As Brexit negotiations began in earnest this week, you’d be forgiven for thinking this is the least of this country’s challenges given the tragic events of the past month or so.

A year on from the surprise Leave referendum result, and amid fresh political upheaval in the UK, what Brexit means looks less certain than ever.

But while our attention has naturally been drawn to matters of life and death, talks that will have a profound impact on our sector have begun in Brussels.

Just consider for a moment the new areas of regulation that travel firms are having to prepare for and understand the consequences of.

The Package Travel Directive, the General Data Protection Regulation and the Payment Services Directive 2 that outlaws credit card charges – all emanate from the EU. Add to that airline GDS fees, a major issue threatening the future of many travel agencies, which is being challenged by a powerful new coalition of industry associations in the EU.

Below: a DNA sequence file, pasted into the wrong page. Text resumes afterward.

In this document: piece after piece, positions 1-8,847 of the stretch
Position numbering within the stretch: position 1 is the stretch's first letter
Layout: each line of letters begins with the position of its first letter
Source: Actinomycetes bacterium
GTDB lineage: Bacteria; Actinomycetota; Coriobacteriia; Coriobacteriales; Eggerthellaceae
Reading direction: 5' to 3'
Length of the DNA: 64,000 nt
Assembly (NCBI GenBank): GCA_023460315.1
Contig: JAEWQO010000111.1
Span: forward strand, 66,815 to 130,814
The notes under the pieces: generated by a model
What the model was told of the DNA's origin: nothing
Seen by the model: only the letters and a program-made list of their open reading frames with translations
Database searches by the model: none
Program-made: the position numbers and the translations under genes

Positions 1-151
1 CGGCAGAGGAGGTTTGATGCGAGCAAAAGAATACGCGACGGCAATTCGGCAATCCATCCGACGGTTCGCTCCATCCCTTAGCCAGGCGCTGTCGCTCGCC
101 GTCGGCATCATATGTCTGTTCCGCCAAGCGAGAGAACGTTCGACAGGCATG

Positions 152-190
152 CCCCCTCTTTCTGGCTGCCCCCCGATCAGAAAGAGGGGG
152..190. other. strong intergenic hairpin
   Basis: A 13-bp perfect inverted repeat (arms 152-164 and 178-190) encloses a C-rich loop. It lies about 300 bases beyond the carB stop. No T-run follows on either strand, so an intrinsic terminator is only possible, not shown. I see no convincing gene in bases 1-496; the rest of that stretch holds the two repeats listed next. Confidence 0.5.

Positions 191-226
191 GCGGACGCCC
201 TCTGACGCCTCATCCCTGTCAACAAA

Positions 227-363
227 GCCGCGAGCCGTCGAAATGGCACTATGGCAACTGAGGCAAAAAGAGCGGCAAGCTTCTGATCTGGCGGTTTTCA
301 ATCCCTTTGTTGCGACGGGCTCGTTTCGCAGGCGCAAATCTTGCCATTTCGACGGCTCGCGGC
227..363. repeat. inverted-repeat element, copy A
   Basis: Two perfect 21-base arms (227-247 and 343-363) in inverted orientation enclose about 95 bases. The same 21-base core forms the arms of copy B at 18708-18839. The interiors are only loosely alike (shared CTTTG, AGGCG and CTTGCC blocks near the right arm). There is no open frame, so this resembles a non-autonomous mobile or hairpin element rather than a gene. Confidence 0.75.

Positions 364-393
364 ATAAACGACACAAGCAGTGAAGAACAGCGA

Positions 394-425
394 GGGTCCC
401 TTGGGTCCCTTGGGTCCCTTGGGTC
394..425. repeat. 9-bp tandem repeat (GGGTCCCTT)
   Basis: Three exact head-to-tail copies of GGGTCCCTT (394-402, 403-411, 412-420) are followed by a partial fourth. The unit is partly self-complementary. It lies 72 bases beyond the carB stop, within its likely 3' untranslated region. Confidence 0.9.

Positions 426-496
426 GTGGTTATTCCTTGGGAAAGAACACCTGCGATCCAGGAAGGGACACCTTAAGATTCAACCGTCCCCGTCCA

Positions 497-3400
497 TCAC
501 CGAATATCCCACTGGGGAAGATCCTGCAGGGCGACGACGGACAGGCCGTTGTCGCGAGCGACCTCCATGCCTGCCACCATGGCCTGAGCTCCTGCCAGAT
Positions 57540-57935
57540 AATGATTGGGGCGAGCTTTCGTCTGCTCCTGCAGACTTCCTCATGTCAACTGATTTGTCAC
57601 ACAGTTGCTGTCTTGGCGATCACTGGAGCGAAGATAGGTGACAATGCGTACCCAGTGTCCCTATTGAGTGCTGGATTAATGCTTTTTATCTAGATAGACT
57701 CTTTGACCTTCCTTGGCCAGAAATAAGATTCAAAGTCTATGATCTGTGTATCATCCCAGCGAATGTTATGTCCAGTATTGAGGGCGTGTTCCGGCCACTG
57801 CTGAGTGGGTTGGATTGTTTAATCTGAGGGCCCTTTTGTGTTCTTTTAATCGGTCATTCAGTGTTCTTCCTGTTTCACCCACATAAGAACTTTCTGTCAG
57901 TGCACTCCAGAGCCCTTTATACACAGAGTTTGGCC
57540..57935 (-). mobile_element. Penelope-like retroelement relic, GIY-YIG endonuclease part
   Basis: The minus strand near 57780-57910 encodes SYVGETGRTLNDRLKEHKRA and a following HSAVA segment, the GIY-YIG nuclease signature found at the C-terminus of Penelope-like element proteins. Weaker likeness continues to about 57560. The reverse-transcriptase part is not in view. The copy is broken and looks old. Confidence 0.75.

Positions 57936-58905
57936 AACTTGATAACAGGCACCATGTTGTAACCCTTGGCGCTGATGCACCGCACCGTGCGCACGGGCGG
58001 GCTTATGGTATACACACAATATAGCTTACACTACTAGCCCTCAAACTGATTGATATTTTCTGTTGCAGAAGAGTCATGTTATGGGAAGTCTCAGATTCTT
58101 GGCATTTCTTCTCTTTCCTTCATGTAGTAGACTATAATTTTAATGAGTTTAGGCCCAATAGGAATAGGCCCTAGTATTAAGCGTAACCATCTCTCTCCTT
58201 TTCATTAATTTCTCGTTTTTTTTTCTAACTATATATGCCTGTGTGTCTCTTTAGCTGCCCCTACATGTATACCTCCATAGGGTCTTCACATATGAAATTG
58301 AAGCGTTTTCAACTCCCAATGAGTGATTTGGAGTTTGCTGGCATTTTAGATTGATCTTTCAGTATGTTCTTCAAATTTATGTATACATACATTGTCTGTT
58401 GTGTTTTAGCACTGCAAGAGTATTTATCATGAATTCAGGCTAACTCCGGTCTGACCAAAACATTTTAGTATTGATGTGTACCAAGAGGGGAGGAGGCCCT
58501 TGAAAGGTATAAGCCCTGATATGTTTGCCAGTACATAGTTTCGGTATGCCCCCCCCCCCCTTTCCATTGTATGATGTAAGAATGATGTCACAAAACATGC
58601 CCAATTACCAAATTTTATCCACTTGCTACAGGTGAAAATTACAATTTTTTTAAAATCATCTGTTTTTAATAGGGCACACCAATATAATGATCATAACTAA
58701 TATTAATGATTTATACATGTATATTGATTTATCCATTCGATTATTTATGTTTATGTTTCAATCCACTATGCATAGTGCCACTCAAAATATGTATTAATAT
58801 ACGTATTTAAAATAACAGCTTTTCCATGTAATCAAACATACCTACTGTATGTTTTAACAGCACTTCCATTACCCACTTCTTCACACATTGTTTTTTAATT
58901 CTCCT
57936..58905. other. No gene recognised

And with open skies and, as MSC Cruises pointed out last week, even maritime law dependent on cross-border agreements, the travel industry and the EU are inextricably linked.

What chance is there of Brexit secretary David Davis and his team getting round to settling how all these key issues for travel will be handled post-Brexit by the deadline of October 2018?

The mantra ‘no deal is better than a bad deal’ may have been skewered by the UK’s new political reality, but the clock is ticking and until a deal is done, travel faces an uncertain future.